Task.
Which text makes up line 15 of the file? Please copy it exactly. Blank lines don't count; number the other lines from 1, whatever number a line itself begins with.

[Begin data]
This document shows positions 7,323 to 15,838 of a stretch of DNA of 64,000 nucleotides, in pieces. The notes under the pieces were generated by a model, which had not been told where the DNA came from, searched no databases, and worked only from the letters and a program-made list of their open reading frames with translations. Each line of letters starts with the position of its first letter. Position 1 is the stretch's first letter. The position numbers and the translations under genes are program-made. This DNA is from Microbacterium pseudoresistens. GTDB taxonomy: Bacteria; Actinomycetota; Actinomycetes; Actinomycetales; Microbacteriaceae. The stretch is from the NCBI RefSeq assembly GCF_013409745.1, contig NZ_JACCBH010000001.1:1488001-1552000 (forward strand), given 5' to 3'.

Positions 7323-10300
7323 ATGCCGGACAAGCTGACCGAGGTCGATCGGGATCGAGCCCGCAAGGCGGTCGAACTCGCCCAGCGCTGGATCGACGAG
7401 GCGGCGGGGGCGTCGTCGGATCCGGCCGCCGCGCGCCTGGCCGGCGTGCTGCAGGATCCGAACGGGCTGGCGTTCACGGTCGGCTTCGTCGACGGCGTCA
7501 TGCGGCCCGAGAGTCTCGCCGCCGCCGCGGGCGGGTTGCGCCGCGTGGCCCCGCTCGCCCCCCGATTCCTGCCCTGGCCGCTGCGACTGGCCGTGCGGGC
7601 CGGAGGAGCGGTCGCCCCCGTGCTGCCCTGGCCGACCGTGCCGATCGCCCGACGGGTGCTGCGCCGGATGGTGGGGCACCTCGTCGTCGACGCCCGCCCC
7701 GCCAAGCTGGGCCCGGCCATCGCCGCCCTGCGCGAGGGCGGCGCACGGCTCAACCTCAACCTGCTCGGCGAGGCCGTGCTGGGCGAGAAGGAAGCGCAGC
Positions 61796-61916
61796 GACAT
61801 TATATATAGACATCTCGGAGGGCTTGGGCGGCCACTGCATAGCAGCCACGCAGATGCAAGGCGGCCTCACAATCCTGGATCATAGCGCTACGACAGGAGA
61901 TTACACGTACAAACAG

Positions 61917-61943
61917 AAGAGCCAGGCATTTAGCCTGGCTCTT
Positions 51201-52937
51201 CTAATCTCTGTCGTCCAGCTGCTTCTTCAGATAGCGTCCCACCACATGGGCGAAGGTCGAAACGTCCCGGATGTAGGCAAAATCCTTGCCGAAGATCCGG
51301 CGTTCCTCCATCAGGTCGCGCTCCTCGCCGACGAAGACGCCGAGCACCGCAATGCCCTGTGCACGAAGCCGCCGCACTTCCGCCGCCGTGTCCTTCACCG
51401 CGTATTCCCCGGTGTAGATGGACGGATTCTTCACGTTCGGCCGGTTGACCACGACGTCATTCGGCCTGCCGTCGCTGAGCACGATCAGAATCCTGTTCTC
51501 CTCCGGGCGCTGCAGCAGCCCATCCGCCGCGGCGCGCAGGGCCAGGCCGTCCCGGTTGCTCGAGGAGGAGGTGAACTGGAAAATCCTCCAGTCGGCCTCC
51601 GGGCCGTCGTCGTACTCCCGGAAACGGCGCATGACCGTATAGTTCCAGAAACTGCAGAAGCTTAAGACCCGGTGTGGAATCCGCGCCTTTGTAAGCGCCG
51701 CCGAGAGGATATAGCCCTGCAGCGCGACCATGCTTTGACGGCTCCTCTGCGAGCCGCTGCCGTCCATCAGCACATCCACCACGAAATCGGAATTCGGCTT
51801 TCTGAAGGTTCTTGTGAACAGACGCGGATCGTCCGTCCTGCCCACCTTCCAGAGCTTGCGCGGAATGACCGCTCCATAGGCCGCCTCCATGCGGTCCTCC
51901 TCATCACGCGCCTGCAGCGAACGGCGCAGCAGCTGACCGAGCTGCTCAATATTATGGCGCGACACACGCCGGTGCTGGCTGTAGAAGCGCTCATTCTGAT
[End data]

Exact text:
51201 CTAATCTCTGTCGTCCAGCTGCTTCTTCAGATAGCGTCCCACCACATGGGCGAAGGTCGAAACGTCCCGGATGTAGGCAAAATCCTTGCCGAAGATCCGG